Great news! You’ve decided 2018 will be a year of growth for your company, one where you’ll reap the benefits of selling internationally. You’ve already learned that companies that export are more profitable, productive, resilient, and innovative, and you’ve done your homework to ensure your company is export-ready. It’s time to forge into new markets.
But now you come to the one of the most common questions exporters have, both beginners and those who are more experienced: how do you figure out which markets are best for your product? And, is there demand for your product and service?
Here’s why figuring out a new market might seem hard
Choosing a good market can seem daunting at first because, let’s face it, there are a lot of fish in the sea, and each one is unique. Let’s start with the fact, there are some 200 markets in the world. On top of that, virtually every country is made up of distinct market regions. In the United States alone, for example, there are 11 economic market regions, each with its own set of sector opportunities.
Add in all the variables that could help make or break your success in a given market, from profitability to consumer trends to risks and barriers, and you’re looking through a virtual kaleidoscope of considerations when making your decisions.
Choose a market the same as you would build any long-term relationship
There are ways to help you cut to the chase and narrow down the field, however. One piece of advice I give to companies is to look for new markets with the same strategic approach you would use to build any long-term personal or professional relationship.
That’s not to say that an exporting relationship can’t happen spontaneously. Many do. Companies can get a foothold in a new market when an unsolicited order comes from an international customer, or by piggybacking into a market when one of their current customers or a supply-chain partner wins a contract there. But waiting for someone else to make the first move means that while you’re standing on the side of the dancefloor, you’re missing out on the opportunities of your strategic choosing, which could be more lucrative for your company than those that simply come by chance.
Here are four ways you can choose a market much as you would choose a long-term relationship, including some helpful resources.
1. Figure out beforehand what you want from a market
You’re more likely to choose a good market if you have a clear picture of your business, its strengths, and competitive advantage, and can match that to what you need and want from a new market. The chance to increase sales is an obvious goal, but there are other things you may need or desire as well, such as a higher profit margin, extended shelf life for your products, a skilled workforce, access to certain materials, ease of market entry, or a market that provides a gateway to other markets in a region.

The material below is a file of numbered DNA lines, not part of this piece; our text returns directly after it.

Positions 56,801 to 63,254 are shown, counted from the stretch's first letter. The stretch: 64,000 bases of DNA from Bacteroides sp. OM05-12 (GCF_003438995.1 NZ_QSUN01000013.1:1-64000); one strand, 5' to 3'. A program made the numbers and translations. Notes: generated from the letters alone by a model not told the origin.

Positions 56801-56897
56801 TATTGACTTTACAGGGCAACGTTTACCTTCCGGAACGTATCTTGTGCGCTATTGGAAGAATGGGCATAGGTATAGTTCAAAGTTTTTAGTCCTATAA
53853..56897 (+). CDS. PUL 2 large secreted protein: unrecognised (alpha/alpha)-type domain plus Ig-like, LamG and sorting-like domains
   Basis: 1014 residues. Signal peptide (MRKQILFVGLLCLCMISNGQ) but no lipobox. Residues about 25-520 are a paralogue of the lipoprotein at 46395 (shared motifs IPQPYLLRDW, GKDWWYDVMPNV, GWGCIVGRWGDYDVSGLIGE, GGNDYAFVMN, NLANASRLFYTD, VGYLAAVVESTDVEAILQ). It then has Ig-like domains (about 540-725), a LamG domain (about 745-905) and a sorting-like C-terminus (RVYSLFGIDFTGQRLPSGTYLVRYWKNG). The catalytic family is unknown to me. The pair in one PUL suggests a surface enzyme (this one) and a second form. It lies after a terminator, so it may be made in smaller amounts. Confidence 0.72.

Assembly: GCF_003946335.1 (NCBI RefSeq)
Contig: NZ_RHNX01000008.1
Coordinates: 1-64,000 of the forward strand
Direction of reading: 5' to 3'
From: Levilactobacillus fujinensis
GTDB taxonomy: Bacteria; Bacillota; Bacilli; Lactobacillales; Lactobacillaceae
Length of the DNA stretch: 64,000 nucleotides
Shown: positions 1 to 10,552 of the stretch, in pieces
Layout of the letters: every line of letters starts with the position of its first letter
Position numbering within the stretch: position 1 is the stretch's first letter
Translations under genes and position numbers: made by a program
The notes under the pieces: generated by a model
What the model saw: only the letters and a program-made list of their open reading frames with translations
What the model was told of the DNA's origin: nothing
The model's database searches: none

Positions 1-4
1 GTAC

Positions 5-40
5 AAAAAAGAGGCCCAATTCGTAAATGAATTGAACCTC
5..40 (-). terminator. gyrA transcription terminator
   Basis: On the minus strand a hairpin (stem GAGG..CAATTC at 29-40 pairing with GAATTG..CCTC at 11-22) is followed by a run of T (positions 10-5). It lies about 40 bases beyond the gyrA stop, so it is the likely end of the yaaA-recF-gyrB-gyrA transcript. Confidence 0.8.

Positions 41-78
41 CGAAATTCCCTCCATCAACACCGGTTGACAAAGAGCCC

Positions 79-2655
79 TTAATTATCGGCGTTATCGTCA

2. Find out where your competition is selling
One of the best ways to figure out which markets might be receptive to your product or service is to explore the markets where your competitors are selling. What are the market characteristics, such as the economy, customs, income levels, climate, taxation, compliance and regulations that make it attractive? Just as importantly, is there room for your company in the market, or have your competitors already saturated it? Will you be able to woo customers away from the competition? If not, are there other markets with similar characteristics you can enter, before your competition makes a move?
3. Make sure the love will last
To begin with, is there a viable demand for your product or service? And going forward, can you keep that demand growing for a viable period of time? Keep in mind that you will likely have to adapt your product to the market to comply with regulations such as labeling, packaging, or safety standards, as well as to consumer tastes or trends – and these are likely to change overtime, requiring an ongoing commitment and attention.
4. Explore resources that can help you identify market needs
There are a number of resources you can use to help find that compatible market for your product or service.
- The federal government’s Trade Data Online is a comprehensive site that provides regularly updated data and custom-based statistics on international trade in goods. It can help you find new markets; determine competition for your products; and find out what products countries are importing, exporting or re-exporting throughout the world, among other data. You can search the databases by product or by industry.
- Country Risk Quarterly is an electronic publication (updated quarterly, as the name implies) that provides valuable information on the level of trade risk associated with over 100 countries. It explores the risks and opportunities of doing business in Europe, Asia, Africa, the Middle East and the Americas, including key insights on payment experience and risk rating drivers.
- The Trade Commissioner Service has on-the-ground representatives in countries around the world, who can help you learn more about individual markets and connect you to valuable contacts.
This should help you get started on finding some new potential markets, but feel free to contact me at firstname.lastname@example.org if you’d like to know more. EDC is in the business of helping Canadian companies export, and we’d be happy to answer any questions and direct you to the resources and services available to you.
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